The Adobe Flash plug-in installer has a progress bar that guesses (I'm not sure how) the install operation is going to take.  The progress bar smoothly fills up from 0% up to 100% as time goes on.  If the installation finishes before the predicted time, it jumps from wherever it is to 100%.  If the installation takes longer than predicted, it just halts at 99% until it finishes.

    Frankly, I'd rather have the rotating pattern than that, since the total duration can depend on so many unpredictable external factors.

  17. Joshua says:

    @Adam Rosenfield: And I'd rather have one that advances irregularly with the steps than that.

    The Windows XP installation had a "time remaining" that could be considered as a progress bar as it did no time measurement. Shaping that as a progress bar would work surprisingly well.

  18. fred says:

    @Joe Dietz  

    But you can dismiss Win8 apps.

  19. jon says:

    Users hate it when forced to start with the metro start menu rather than the desktop, can we have an option for that please?

  20. Mike says:

    If all they need is a progress bar why have a dialog at all? Why not just have a progress bar in the status area at the bottom of the window for example?

  21. 640k says:

    Cancel button that doesn't work: Hello msdn library!

  22. GregM says:

    "If all they need is a progress bar why have a dialog at all? Why not just have a progress bar in the status area at the bottom of the window for example?"

    According to my users, "It isn't obvious enough.  The dialog in the middle of the main window is much more noticeable."

  23. fred says:

    @jon I think it's time to get over it. Users hate having to learn the difference between the left and right mouse buttons, users hate having to decide between yes and no when a dialog asks if they want to save their document, users hate having to get out of bed in the morning.

    Where I work we've had a custom app for years that launches on startup and presents the users with a grid of the applications that they have access to. Hmm…sounds familiar.

  24. Random832 says:

    @jk "but usually just showing generic progress is the best you can do as users also hate it when you initially predict 2 mins to completion then constantly recalculate how long till completion."

    Well, if you have a concrete measure of progress (like size of file copied), just show that without making a time estimate. Of course, don't take too long figuring out the size. You could show a label showing what you do know, for open-ended tasks (like what file you are on, how many files have been copied so far), but be careful you don't update the label too often or you'll become I/O bound in the GUI.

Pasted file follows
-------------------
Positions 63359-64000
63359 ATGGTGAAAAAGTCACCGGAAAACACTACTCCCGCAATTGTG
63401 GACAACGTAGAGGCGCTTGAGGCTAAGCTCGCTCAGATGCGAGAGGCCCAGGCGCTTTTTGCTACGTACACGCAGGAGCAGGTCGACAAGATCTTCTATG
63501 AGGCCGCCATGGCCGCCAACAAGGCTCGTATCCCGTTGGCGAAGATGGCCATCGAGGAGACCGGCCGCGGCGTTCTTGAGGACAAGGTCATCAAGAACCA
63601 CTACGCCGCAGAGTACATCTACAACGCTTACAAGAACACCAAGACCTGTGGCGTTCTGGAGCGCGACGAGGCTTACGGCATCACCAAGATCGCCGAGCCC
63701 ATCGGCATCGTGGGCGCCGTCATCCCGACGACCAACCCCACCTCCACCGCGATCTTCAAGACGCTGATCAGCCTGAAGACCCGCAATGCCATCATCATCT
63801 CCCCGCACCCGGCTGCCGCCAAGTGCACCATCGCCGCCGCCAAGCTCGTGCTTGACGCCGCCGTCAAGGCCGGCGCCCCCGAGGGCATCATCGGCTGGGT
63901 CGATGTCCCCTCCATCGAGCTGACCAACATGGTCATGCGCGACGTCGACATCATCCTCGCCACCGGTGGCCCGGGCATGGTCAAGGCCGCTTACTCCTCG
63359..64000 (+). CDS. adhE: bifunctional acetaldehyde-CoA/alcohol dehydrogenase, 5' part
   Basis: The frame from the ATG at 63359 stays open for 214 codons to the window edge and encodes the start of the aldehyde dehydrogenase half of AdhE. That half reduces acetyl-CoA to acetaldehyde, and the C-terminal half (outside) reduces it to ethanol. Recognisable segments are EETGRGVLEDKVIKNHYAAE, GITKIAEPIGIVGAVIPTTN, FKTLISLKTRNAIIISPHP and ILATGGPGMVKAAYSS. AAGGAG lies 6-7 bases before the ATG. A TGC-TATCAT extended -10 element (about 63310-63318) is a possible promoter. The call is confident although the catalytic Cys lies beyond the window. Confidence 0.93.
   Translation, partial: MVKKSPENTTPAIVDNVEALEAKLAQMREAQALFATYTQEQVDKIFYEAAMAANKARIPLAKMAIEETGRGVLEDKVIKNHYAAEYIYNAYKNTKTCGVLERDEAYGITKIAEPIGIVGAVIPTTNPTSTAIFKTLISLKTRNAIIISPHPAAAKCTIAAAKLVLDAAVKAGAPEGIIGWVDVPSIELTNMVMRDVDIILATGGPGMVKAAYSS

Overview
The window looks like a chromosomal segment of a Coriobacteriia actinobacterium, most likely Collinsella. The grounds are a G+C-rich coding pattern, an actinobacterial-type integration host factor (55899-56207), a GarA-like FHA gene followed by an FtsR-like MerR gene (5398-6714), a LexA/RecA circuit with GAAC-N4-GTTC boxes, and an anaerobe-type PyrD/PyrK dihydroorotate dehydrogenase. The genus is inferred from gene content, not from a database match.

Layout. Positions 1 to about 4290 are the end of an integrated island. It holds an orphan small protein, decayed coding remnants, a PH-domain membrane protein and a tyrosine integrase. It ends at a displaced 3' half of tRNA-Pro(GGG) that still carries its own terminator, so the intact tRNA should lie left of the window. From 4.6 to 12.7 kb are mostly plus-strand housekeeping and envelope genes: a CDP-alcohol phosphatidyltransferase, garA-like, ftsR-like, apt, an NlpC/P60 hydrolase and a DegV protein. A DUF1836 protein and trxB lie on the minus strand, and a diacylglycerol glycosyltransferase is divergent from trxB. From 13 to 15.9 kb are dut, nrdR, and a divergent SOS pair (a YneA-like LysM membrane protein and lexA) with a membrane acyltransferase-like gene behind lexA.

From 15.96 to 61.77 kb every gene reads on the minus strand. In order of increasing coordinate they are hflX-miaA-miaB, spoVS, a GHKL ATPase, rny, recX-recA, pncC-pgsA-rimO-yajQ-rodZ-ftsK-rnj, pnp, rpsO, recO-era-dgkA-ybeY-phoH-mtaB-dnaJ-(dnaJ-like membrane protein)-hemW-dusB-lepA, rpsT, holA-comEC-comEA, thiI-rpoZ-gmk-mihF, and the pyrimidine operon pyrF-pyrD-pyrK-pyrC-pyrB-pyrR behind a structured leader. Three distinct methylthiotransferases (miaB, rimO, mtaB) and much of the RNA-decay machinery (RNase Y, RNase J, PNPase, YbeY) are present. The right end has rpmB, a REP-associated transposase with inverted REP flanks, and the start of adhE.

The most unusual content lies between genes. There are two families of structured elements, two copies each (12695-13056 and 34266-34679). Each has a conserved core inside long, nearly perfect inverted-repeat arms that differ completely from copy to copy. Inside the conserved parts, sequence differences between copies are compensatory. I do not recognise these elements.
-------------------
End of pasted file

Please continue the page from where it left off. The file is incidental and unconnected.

25. Destroyer says:

    @The MAZZTer

    Good example, but there is a more common one! Windows explorer green progress bar in the breadcrumb address bar, certainly in Windows Vista and 7… once it gets toward the end of the speed of travel decreases in halves. Before it often reaches the end, the task is completed, and the green bar shoots across filling the address bar, or, it times out and the same thing happens yet with a dialogue box.

    Try putting a scratched DVD in or something or a very large folder with thousands of files in over a slow WAN link etc, you'll soon see it in action.

    I am sure it is not just me that has noticed that in EVERY single movie out there the progress bar to "launch the missiles" or whatever goes smoothly from 0% to 100%, and also makes some sort of beeping or ticking noise along the way as well as when any sort of screen change or text is displayed.

  26. Anonymous Coward says:

    [ Help!                                          [x] ]

    |                                                        |

    | I am trapped in a dialog box factory! |

    |                                                        |

    |                       [    OK    ] [ Cancel ]  |


  27. Evan says:

    @Anonymous Coward

    Maybe if the designer pleading for help was better at dialog design he or she wouldn't be trapped! How am I supposed to know what OK and Cancel do? Does "OK" mean "OK I'll help you" or does it mean "It's OK that you're trapped"?

    Sheesh, I mean this is like UI design 101. If your dialogs have OK/Cancel buttons on them you can probably improve them. :-)

  28. cheong00 says:

    Btw, I think we don't have cancel/close button for some splash screen too. Is that different?

  29. Mike Dimmick says:

    @The MAZZTer: That's a consequence of the Service Control Manager API. The dialog assumes (because it has no prior knowledge) that a service will take 20 seconds to start or stop. Well-written services can (and should) call the SetServiceStatus function, passing a SERVICE_STATUS structure, to inform the SCM (which informs its caller) of how the start or stop action is progressing. It indicates with the dwCheckPoint member how far it has got, and uses the dwWaitTime member to indicate how much longer it is estimated to take.

    The Services snap-in merely reports back what the service is telling the SCM. However, it often has already consumed a large percentage of the progress bar when the service starts to say 'er, that's going to take a bit longer actually…' and can only fill the remaining portion more slowly. Rewinding the progress bar to reflect the new actual progress versus new expected duration is probably *more* confusing than slowing down.

  30. EduardoS says:

    Thinking about it… We really need a kind of time-to-timeout progress bar

  31. Neil says:

    This sounds like something that would appear on the Interface Hall of Shame.

    I remember the Worms 2 progress bar didn't display real progress, just elapsed time, so if scenery generation took too long you would see it wrap around to zero again.

  32. Chris Long says:


    Windows 8 can already do that fairly easily; go to Folder Options, View tab, and check 'Restore previous folder at Windows log-on'.  So long as you have at least one Windows Explorer window open when you shut down, the next startup will show the Start screen and then immediately switch to the Desktop and re-open your Explorer window.  I assume that this would also work if you set any other Desktop application to open on start up in the usual way, though I haven't tried it.

  33. Nick says:

    @Chris Long: Yeah, this totally works with Server Manager in Windows Server 2012, too. But then again, everything's a little different in Windows Server 2012.

  34. David Walker says:

    @jon:  "Users hate it when …"

    Well, SOME users hate it, certainly, and some don't.  Please don't presume to speak for everyone!

  35. 640k says:

    @David: No user likes frozen GUI. Not a single one.